Technology marketing offers its own sets of challenges. The marketing head for commercial & small and medium businesses under the personal systems group of Hewlett-Packard India Deepti Dang shares the challenges she faces and how she plans to overcome them. Dang is responsible for marketing strategy, planning and programmes, including channel marketing for this division. Correspondent Deepti Aggarwal finds out what new developments are taking place at HP. Excerpts from an interview:
How does HP look at the domestic market? How have the ‘made-for India’ PCs fared?
We clearly see a big opportunity here. We entered this market in 1988 and today this is one of the largest and most diverse sites for HP outside of the US. Our 30,000-plus employees are spread over 42 locations in this country.
This market is driven by connectivity and mobility, riding high on fashion and style. Thus, HP is focusing on bringing technology-rich and stylish products that are positioned towards the youth and women. At the same time we always keep in mind the price-sensitive nature of this market. We believe in creating products that are customised for the market, region and customer.
Our ‘made-for-India’ PCs are in line with this belief. HP clearly sees a coverage opportunity here. As the market moves to more broadband penetration or 3G, we see the opportunity to provide more connected products at affordable price-points. We recently tied up with Bharti Airtel to promote broadband and PC penetration here. Under this partnership, Airtel will offer consumers a broadband connection at discounted entry-cost with every HP and Compaq notebook and desktop.
HP has lately been into experiential marketing in a big way. How has it been taken by the market?
Since brand awareness and brand recall of HP notebooks are very high, the challenge is to get users to experience the products by seeing touching and using them. We created ‘experience zones’ where customers could get first-hand experience of our notebooks. Airports are chosen for these since they are one of the best places to reach our target audience. Delhi and Mumbai airports were chosen to set up our kiosks because of the high traffic factor.
Next in this line is the HP EliteBook at a gym in Bangalore under the theme ‘All Muscle, No Fat’. Drawing parallels between the strength and the outer elegance that one is bestowed with while working out at the gym.
All these events have been hugely successful, as they could excite users, since they are based on the insight that the users would like to first touch, feel and see the product before making the final purchase.
Please share the specific marketing campaigns targeted at SME customers?
We have had a slew of activities to communicate with the particular segment. The first being the ‘Computer is personal again’ campaign. This campaign emphasises the vision of a highly individual and personal relationship with the computer, unique for each user. Customers seek more than just better products. The look of the ‘Personal Again’ campaign brings these ideas to life, with iconic images of a hand and head, its ‘handwritten’ type look, and its relaxed, colloquial ad copy. The ‘Total care campaign’ talks about our continued focus on providing complete solutions.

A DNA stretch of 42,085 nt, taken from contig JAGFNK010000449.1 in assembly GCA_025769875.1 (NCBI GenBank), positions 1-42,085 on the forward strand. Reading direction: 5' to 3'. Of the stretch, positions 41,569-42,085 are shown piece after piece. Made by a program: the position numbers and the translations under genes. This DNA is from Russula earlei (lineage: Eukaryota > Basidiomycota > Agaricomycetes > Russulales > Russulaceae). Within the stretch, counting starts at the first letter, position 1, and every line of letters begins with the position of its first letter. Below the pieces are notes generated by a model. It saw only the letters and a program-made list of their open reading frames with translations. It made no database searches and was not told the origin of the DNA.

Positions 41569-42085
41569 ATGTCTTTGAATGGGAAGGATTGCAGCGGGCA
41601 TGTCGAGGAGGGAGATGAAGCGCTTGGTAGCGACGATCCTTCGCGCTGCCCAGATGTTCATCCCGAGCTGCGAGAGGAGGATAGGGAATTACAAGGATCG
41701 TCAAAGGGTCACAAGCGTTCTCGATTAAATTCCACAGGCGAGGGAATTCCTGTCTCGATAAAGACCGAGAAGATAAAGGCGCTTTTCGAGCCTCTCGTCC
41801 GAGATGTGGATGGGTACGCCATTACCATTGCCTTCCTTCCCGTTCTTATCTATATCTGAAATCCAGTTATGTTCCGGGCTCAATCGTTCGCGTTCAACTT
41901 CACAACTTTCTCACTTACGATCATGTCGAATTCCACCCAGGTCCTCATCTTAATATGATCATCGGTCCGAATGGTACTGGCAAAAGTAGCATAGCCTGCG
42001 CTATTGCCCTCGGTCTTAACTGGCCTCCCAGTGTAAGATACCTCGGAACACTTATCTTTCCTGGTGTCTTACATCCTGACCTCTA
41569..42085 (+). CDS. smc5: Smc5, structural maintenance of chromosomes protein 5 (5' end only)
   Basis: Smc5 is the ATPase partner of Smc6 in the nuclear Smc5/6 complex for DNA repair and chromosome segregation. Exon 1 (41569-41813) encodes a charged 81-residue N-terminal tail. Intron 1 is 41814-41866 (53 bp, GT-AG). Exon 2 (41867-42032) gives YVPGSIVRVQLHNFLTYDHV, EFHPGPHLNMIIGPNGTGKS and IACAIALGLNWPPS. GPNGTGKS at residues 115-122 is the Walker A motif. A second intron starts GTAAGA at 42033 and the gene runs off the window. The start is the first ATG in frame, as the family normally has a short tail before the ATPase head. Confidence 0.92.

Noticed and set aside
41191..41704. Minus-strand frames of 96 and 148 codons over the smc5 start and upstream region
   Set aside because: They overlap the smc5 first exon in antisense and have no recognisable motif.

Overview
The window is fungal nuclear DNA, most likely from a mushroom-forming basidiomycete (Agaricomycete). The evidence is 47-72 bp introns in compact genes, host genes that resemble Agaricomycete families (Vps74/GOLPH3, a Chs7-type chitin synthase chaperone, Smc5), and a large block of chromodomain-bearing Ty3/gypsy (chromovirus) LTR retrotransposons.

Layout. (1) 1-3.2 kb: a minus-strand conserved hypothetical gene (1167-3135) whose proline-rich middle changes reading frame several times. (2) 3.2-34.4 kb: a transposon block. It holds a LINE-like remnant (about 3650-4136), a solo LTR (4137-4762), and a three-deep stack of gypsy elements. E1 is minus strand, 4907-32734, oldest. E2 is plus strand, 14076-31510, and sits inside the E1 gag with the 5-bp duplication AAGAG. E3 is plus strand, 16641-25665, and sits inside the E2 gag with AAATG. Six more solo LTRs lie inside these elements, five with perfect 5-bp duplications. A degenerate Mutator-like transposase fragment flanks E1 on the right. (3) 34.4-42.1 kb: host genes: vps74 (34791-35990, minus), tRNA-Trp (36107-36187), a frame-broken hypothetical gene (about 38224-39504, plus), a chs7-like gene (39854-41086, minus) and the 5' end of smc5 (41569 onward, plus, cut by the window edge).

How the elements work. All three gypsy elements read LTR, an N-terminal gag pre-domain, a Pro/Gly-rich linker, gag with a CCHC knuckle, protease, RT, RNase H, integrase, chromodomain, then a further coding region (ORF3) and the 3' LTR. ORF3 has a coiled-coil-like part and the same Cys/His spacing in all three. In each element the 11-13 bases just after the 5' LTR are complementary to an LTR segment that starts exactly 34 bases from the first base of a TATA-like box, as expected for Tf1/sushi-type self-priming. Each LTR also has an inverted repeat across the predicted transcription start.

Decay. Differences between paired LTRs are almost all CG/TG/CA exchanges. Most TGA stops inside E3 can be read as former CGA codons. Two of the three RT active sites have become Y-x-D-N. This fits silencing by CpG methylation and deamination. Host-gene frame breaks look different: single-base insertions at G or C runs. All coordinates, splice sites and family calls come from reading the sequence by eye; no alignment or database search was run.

Another popular one is the ‘Hall of Campaign’ showcasing and drawing a parallel between India’s ‘game changers’ and HP’s partnership in the journey towards their success.
How does HP leverage mass media advertising and BTL tools for marketing?
Globally, the advertising industry has seen a steady shift from ATL to BTL and this trend will continue. This year and beyond, BTL will be the focus as it can be effectively measured and directly translated into sales. Since BTL communication is not media dependent there is a much larger scope of being innovative and creative. In the coming years we will see more unconventional forms of BTL communication being introduced. We will also see an increase in the use of the mobile medium as a content delivery tool.
In the current scenario, a communication plan is incomplete if it does not include BTL activities. In addition to one-to-one engagement, BTL media allows marketers to stretch the marketing dollars much farther. The HP Notebooks kiosk activity at the airport is a good example of effective BTL communication.
What are the marketing challenges you foresee in future?
We are already witnessing the rise of the new media– namely the Internet and the mobile phones, the use of which is growing at a rapid pace. In the time to come, it will only increase. As more and more consumers move online, they are expressing themselves and connecting with like-minded individuals across the globe. Thus, the need to monitor the conversations taking place on blogs, YouTube, social networking sites like Facebook and Twitter, and in the comments sections of news sites—as well as to respond to them—is creating a new challenge for marketers.
The mobile phones, or the ‘third screen’ is emerging as a lucrative platform for marketers. But the challenge will be to be relevant and not run the risk of invading privacy.
How is HP planning to leverage this surge in online media?
With more consumers moving online, our aim is to reach and engage them wherever they are. Going forward digital will be extremely critical. Blogs, Facebook, YouTube, Twitter etc represent a wide base where consumers are spread out and come together to discuss every aspect of life. We will have to keep our ears open to gauge what they are thinking and doing and hence mould ourselves accordingly. Experiential marketing will also go a long way in helping the consumer to make the final purchase decision.